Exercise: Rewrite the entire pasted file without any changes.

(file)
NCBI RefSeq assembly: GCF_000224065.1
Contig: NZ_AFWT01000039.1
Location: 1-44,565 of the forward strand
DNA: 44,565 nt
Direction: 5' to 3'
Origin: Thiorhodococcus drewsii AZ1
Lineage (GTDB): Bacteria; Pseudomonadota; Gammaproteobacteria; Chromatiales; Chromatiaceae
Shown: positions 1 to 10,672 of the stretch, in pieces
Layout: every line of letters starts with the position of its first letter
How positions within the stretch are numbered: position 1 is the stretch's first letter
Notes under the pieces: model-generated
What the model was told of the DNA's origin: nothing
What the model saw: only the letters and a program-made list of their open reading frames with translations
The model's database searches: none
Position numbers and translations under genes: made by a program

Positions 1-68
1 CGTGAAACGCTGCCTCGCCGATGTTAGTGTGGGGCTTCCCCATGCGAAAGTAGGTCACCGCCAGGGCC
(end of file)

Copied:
NCBI RefSeq assembly: GCF_000224065.1
Contig: NZ_AFWT01000039.1
Location: 1-44,565 of the forward strand
DNA: 44,565 nt
Direction: 5' to 3'
Origin: Thiorhodococcus drewsii AZ1
Lineage (GTDB): Bacteria; Pseudomonadota; Gammaproteobacteria; Chromatiales; Chromatiaceae
Shown: positions 1 to 10,672 of the stretch, in pieces
Layout: every line of letters starts with the position of its first letter
How positions within the stretch are numbered: position 1 is the stretch's first letter
Notes under the pieces: model-generated
What the model was told of the DNA's origin: nothing
What the model saw: only the letters and a program-made list of their open reading frames with translations
The model's database searches: none
Position numbers and translations under genes: made by a program

Positions 1-68
1 CGTGAAACGCTGCCTCGCCGATGTTAGTGTGGGGCTTCCCCATGCGAAAGTAGGTCACCGCCAGGGCC